Fannie and Freddie Bailout

The talk of a bailout has finally been realized (as if there was ever a doubt).  On Monday, the Federal Government will explicitly guarantee the debt of Freddie Mac and Fannie Mae by lending it money and by buying billions of dollars in mortgage debt held by the two giants.  Treasury Secretary Hank Paulson asked for Congress’ permission to take the unprecedented step to ensure the viability of the GSEs which have bought or financed roughly half of the country’s $12 trillion in mortgage debt.

Like you couldn’t see this coming.  In fact the $300 billion homeowner rescue plan will pale in comparison to what the government will have to do to shore up the ailing mortgage giants.  Now, no matter who you are, if you’re paying taxes you’re footing the bill for the greed and excess that was the housing bubble.  You’re welcome.

Paul Kedrosky said it best (with strong language):

Just because it’s really bugging me, I’ll just say this once to get it off my chest: What a fucking travesty that in the world’s most supposedly free capital market this toxic government-sponsored duopoly exists. I wish I felt like I would live enough to read history books where people laughed at the absurdity.

From Bloomberg:

Treasury Secretary Henry Paulson swung the weight of the federal government behind Fannie Mae and Freddie Mac, the beleaguered companies that buy or finance almost half of the $12 trillion of U.S. mortgages.

Paulson, speaking on the steps of the Treasury facing the White House, asked Congress for authority to buy unlimited stakes in and lend to the companies, aiming to stem a collapse in confidence. The Federal Reserve separately authorized the firms to borrow directly from the central bank.

The announcement followed crisis talks between the firms, government officials, lawmakers and regulators, after Fannie Mae and Freddie Mac lost about half their value last week. Paulson and Fed Chairman Ben S. Bernanke are trying to prevent a collapse in the companies that would exacerbate the worst housing recession in 25 years and deepen the economic slowdown.

Paulson’s proposal, which the Treasury anticipates will be incorporated into an existing congressional bill and approved this week, signals a shift toward an explicit guarantee of Fannie Mae and Freddie Mac debt. The two shareholder-owned companies are government-sponsored enterprises, giving investors the indication of an implicit federal backing.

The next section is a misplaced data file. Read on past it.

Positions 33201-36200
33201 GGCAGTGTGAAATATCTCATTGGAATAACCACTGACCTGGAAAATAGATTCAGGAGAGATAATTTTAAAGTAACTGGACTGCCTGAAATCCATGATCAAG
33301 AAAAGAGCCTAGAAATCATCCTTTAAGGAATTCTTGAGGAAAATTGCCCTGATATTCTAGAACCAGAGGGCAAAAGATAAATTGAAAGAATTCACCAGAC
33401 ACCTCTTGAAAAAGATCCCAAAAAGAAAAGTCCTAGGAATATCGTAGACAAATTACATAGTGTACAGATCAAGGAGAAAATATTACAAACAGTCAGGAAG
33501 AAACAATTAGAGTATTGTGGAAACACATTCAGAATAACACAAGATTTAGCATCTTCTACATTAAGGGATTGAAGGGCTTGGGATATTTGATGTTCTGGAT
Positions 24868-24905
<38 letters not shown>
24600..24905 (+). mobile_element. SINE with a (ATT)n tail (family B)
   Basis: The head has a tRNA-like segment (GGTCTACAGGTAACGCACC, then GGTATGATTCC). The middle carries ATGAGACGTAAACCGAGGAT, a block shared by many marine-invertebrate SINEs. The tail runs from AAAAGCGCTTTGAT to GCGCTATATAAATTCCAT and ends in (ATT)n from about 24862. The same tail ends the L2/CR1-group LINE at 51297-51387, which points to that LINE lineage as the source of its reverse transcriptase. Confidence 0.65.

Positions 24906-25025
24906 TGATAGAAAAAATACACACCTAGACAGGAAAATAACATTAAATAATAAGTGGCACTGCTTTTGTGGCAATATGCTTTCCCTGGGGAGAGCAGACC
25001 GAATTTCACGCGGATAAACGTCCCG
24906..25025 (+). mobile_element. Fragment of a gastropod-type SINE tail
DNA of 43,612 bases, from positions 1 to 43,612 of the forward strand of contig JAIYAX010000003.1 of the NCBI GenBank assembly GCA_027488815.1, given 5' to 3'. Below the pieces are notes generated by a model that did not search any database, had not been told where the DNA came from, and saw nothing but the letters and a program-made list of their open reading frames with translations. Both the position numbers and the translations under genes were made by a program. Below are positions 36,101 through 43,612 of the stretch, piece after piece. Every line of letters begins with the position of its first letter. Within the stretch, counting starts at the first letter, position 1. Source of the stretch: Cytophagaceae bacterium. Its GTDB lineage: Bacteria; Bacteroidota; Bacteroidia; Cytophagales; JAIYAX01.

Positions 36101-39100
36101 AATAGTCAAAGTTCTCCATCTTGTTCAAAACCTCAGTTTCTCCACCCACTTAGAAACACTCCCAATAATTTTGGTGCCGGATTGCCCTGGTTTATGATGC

And some more from the New York Times:

As part of the plan, the administration will also call on Congress to raise the national debt limit, people briefed on the plan said. And it will ask Congress to give the Federal Reserve a role in setting the rules for how big a capital cushion each company must hold. Giving the Fed a consulting role in the companies? oversight is seen as yet another way to reassure nervous markets.

Treasury officials declined to comment on the plan but indicated that a statement would be issued later on Sunday. It was described by lawmakers and officials at other agencies that have been briefed on it.

They said that the Bush administration was hoping that Congress would adopt it quickly as part of a measure intended to help the housing markets and overhaul the regulation of Fannie and Freddie. Last Friday, the Senate approved the measure, and the House is hoping to take it up this week.

Announcement of the plan on Sunday evening was intended to send a sharp signal to both stock markets and debt markets that the government was standing behind the beleaguered companies.

You can read the text of the full statement from Hank Paulson here.